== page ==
CleverDonkey’s 2016 Rio Olympic Power Rankings

Posted on August 22nd, 2016 in Commentary,Engineerboy,Politics,Sports,Television by EngineerBoy
2016 Rio Olympics

2016 Rio Olympics

2016-08-21 Final Standings – Congratulations New Zealand!

The 2016 Olympics are history, and congratulations to New Zealand, who squeezed out a one point win to take the Olympic Power title this year! Hungary was a close second, with the Netherlands taking third, and with Azerbaijan, Great Britain, Jamaica, Denmark, Australia, Croatia, and Sweden rounding out the top ten.

The standard sortable chart is below, and I’ve added a graph of power ranking by total population below that here.

The purpose of these charts is to look beyond raw medal count – who cares if countries with hundreds of millions (or even billions) of people win a lot of medals?  They should win a lot of medals, right?  The big question is, which country is kicking ass, pound-for-pound?  The answer is in the table below.

The 2012 London and 2008 Beijing final rankings are also available, and are included as right-hand columns in the table below.

For reference: This table creates a weighted medal score by giving every country three points for each gold medal, two points for each silver, and one point for each bronze.  The country’s Power Rating is calculated by determining how many weighted medal points each country wins per 10,000,000 in population.  And to factor in economics, the population only includes those living above the poverty level (according to CIA poverty estimates).  Also, to eliminate the impact of outliers, countries with excessively large populations are capped at 300,000,000 and countries with exceedingly small populations have a floor of 10,000,000 for the purposes of calculation.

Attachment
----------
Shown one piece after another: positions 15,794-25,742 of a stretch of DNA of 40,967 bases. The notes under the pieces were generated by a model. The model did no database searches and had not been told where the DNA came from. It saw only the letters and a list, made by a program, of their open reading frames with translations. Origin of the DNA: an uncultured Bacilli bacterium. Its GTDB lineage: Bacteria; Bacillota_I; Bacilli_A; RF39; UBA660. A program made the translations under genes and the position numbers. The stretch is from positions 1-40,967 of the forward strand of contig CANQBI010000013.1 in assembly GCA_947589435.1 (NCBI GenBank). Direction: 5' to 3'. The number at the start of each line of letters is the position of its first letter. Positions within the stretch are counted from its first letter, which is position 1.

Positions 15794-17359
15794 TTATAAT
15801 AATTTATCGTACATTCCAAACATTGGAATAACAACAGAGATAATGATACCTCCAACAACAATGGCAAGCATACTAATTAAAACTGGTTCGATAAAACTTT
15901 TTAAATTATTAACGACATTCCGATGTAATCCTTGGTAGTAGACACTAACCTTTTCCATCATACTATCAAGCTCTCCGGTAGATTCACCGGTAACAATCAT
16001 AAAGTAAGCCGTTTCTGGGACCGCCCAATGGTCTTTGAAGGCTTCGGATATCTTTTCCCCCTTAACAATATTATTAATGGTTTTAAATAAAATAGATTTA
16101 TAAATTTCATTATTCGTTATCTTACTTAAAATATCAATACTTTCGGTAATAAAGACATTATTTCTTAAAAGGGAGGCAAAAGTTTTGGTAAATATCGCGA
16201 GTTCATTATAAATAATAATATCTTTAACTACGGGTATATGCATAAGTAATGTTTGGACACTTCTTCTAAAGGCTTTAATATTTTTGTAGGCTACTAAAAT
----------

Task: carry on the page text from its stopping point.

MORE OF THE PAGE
Come back here in four years when we’ll (probably) be doing this again!

CleverDonkey’s 2016 Rio FINAL Olympic Power Rankings
click column headers to sort up/down

2016 Rank IOC Code Country 2016 Power Ranking Gold Medals Silver Medals Bronze Medals Total Medals Weighted Medals Population (above poverty) 2012 Final Power Ranking 2008 Final Power Ranking
1 NZL New Zealand 35.0 4 9 5 18 35 4,709,044 26.0 16.0
2 HUN Hungary 34.0 8 3 4 15 34 8,359,373 37.0 21.0
3 NED Netherlands 27.1 8 7 4 19 42 15,475,907 25.4 23.8
4 AZE Azerbaijan 27.0 1 7 10 18 27 9,146,670 16.0 11.0
5 GBR Great Britain 26.0 27 23 17 67 144 55,343,500 26.2 18.8
6 JAM Jamaica 26.0 6 3 2 11 26 2,273,910 24.0 26.0
7 DEN Denmark 25.0 2 6 7 15 25 4,950,934 17.0 13.0
8 AUS Australia 23.2 8 11 10 29 56 24,141,810 28.7 41.6
9 CRO Croatia 23.0 5 3 2 10 23 3,373,489 13.0 7.0
10 SWE Sweden 21.0 2 6 3 11 21 8,509,604 14.0 9.0
11 CUB Cuba 20.5 5 2 4 11 23 11,239,004 24.0 34.6
12 KAZ Kazakhstan 16.7 3 5 9 17 28 16,812,280 18.2 15.8
13 SRB Serbia 16.0 2 4 2 8 16 6,425,346 6.0 4.0
14 BLR Belarus 15.0 1 4 4 9 15 8,900,282 24.0 32.0
14 SUI Switzerland 15.0 3 2 2 7 15 7,707,638 10.0 10.0
16 CZE Czech Republic 14.0 1 2 7 10 14 9,650,491 21.0 14.4
17 ITA Italy 13.2 8 12 8 28 56 42,526,551 8.7 9.1